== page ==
There is something to be said for crossing over sports and attempting to play by different regulations and rules, though.
I assume the shins of Mayweather could be chopped down with a strong kick because in boxing training, Mayweather has no reason to numb or destroy the nerve endings in his legs. However, in MMA, this is quite common due to the training of some fighters.
So how would this fight score in categories of Punching, Stamina, Technical Skill, and Heart?
Punching: No question here. Taking Mayweather down to five ounce MMA gloves will only make his punches stronger and faster. Penn's reaction time, and his chin, would take considerable hits.
Advantage: Mayweather 1 , Penn 0.
Stamina: This is an interesting category to break down, because while Mayweather goes potentially 12 rounds with boxing, and constantly is throwing, blocking, or moving his feet, one could argue Penn or other MMA fighters exert the same or similar energy in a full length MMA Title Fight of five rounds.
Advantage: Draw , both fighters awarded a point, Mayweather 2 , Penn 1
Technical Skill: BJ Penn is a black belt in jiu-jitsu. Floyd "Pretty Boy" Mayweather got his nickname for his lack of fighting scars, which is because of his skilled defense and his footwork which keeps him out of corners, a huge asset in "the squared circle."
Does Mayweather's footwork outweigh Penn's jiu-jitsu dedication and tactical skills, which could quickly end this fantasy fight if Mayweather were to go down to the ground? The answer is: not even close. Every Boxer dabbling in MMA will have something in common: If they go down to the ground, the fight is over, without a doubt.
Advantage: BJ Penn 2 , Mayweather 2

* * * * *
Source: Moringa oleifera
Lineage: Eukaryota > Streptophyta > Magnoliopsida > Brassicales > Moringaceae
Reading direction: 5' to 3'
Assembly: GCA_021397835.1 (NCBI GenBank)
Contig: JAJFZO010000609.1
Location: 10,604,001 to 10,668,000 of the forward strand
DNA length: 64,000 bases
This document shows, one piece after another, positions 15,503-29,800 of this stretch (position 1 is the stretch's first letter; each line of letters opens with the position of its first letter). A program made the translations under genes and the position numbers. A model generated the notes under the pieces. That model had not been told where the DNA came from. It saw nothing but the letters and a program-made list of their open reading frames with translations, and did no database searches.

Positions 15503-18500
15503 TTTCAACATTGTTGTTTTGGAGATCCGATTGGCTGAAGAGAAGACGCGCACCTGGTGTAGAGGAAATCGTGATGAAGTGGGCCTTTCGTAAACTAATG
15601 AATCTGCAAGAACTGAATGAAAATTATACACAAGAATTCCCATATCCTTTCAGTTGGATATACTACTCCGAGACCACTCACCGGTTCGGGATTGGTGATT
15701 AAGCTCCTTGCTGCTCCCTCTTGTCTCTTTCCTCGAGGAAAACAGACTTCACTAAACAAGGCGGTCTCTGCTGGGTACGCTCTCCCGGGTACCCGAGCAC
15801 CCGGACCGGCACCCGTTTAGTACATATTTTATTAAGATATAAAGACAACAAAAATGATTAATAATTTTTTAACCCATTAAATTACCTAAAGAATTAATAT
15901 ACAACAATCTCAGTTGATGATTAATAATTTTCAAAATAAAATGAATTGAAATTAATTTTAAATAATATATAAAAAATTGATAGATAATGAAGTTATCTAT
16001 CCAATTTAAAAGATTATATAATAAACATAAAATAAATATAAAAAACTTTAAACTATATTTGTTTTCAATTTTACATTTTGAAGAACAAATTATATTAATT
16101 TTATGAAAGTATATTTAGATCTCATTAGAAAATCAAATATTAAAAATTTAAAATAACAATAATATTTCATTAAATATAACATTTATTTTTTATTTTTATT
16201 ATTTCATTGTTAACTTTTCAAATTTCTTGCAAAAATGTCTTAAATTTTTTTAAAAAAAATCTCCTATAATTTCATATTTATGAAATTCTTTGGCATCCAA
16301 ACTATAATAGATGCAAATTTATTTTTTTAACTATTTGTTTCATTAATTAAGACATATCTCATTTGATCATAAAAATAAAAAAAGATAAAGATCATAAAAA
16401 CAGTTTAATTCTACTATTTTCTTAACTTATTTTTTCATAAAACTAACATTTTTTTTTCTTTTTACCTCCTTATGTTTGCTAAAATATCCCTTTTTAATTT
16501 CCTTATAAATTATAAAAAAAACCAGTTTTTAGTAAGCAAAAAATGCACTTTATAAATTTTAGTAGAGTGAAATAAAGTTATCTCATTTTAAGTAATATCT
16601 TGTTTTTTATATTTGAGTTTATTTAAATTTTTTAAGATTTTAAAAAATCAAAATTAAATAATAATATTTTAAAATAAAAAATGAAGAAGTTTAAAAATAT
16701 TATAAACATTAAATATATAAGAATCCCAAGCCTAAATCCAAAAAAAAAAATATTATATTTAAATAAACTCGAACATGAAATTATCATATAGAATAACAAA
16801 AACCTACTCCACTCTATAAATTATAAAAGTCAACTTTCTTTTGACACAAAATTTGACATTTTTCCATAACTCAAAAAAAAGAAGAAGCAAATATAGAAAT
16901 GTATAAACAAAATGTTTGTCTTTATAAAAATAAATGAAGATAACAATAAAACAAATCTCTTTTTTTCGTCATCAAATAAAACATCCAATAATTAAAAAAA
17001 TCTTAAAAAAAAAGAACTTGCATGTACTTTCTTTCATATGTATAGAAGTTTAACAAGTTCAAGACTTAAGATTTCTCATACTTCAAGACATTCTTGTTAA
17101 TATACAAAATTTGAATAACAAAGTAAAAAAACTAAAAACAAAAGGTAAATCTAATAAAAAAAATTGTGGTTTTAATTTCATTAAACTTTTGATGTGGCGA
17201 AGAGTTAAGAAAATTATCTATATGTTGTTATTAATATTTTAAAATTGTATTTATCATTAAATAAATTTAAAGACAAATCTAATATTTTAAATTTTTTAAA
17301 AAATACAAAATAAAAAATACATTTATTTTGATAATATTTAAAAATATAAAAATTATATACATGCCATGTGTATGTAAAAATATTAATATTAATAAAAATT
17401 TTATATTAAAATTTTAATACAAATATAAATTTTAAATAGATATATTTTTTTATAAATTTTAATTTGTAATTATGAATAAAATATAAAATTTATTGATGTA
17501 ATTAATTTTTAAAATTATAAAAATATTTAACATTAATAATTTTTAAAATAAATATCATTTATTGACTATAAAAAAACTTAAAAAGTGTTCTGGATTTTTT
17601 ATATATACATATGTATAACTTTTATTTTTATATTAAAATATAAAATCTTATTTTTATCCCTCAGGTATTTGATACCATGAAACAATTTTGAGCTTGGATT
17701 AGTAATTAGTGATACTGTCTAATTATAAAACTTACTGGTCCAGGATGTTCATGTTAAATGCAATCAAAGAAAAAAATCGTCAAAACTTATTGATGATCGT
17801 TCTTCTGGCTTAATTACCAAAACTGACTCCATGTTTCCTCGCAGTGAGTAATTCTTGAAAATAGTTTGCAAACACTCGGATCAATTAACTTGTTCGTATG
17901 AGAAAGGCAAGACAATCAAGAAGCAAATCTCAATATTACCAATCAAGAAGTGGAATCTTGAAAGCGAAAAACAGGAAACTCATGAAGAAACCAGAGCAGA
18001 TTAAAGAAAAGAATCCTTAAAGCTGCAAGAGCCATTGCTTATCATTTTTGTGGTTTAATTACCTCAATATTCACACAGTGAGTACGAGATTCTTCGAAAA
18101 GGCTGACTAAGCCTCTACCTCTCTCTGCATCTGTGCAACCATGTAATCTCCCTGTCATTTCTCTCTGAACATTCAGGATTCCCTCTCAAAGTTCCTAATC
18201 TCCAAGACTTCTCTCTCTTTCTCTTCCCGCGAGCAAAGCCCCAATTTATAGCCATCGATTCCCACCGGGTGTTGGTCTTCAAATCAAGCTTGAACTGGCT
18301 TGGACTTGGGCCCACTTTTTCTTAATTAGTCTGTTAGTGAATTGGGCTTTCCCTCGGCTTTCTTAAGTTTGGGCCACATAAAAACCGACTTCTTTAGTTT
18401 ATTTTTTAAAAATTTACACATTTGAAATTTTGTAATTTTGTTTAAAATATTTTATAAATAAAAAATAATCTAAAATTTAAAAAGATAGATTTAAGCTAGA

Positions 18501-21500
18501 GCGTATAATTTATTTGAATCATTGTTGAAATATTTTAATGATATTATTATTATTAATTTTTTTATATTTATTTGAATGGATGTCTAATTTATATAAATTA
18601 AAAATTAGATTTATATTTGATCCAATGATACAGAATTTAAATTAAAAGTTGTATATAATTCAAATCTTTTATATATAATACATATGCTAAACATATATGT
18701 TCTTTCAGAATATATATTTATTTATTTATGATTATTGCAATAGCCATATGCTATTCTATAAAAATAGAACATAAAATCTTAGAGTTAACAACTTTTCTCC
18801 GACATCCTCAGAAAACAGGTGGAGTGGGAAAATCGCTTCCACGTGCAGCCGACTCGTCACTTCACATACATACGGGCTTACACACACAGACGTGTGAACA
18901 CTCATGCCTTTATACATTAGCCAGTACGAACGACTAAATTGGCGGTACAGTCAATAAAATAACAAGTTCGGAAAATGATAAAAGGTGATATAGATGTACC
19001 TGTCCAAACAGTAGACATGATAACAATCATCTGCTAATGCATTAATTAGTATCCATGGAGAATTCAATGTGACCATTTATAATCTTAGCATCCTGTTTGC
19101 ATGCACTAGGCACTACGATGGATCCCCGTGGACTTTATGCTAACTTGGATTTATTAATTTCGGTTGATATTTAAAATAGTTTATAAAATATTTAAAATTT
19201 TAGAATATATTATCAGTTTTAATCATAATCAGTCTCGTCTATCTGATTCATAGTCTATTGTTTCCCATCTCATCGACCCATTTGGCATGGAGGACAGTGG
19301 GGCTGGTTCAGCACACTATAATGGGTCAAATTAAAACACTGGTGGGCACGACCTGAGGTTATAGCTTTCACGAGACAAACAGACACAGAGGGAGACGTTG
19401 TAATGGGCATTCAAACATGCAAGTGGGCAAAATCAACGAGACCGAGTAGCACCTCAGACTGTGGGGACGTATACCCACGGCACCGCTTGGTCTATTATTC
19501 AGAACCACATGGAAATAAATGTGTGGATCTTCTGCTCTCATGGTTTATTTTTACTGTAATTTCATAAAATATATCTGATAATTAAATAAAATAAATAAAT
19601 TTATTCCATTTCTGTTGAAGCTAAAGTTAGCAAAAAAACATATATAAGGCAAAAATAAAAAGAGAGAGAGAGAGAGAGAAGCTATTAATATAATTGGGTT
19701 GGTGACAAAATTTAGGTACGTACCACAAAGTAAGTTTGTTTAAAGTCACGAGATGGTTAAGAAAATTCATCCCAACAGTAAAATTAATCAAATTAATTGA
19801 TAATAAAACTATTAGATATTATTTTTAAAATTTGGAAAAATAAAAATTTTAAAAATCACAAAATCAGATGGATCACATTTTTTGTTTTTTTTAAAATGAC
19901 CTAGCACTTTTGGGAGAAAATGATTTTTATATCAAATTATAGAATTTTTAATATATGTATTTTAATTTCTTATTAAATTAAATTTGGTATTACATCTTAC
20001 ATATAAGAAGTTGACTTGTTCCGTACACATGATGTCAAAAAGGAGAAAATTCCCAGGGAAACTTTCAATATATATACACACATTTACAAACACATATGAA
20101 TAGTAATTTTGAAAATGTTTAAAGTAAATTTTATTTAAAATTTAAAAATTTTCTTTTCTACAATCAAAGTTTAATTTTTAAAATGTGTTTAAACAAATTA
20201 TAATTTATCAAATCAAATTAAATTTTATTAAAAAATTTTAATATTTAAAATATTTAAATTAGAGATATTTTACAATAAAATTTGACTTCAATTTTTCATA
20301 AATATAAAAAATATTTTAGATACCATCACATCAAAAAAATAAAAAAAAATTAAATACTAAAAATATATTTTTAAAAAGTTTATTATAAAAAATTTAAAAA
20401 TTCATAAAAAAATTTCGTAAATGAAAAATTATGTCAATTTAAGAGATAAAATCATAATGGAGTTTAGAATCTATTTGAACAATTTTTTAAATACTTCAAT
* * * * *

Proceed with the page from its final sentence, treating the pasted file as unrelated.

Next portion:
Heart: What this fight will (or should I say, "would") come down to, is heart. Can Penn sustain the haymakers Mayweather would without a doubt be able to deliver? Could Mayweather keep from being on his back or on the ground in general, where Penn could show him just who the better fighter is? It all comes down to the will of the fighter.
Mayweather has been rocked early in fights, only to come back, finish strong, and leave no doubt to his will and heart.
Penn has been in plenty of his own fights where his will to win has driven him through his opponent, but one could point to his match against Matt Hughes, where he came out of the gate hot.
Dominating the first two rounds, Penn fell to his own endurance issues, not being able to dig deep and pull through for the decision, as he eventually tired out and lost the fight.
Advantage: Mayweather and Penn both get a point here, again, as Penn's experience in his style of fighting should give him the advantage and confidence, along with the heart to withstand the punches at least for a while. However, Mayweather's ego is bigger than his bank account, and he loves to back up his smack talk, which I'm sure the weeks leading up to the fight would be filled with.
Mayweather/Penn 3-3 Tie, but I'd predict the match result to either be an early K.O by Mayweather, or an early submission by Penn. This one wouldn't dare reach the second bell.
This matchup is a very tough pick, but given the circumstances, I'd give Penn the edge if the fight went to the ground, but Mayweather the edge, if it stayed a fist fight.
What do you, the MMA and boxing fans of B/R, think of this hypothetical fight? What about Toney-Couture at UFC 118? Do you have a fight you'd like to see between boxers and MMA fighters? Let me and the MMA community know in the comments below.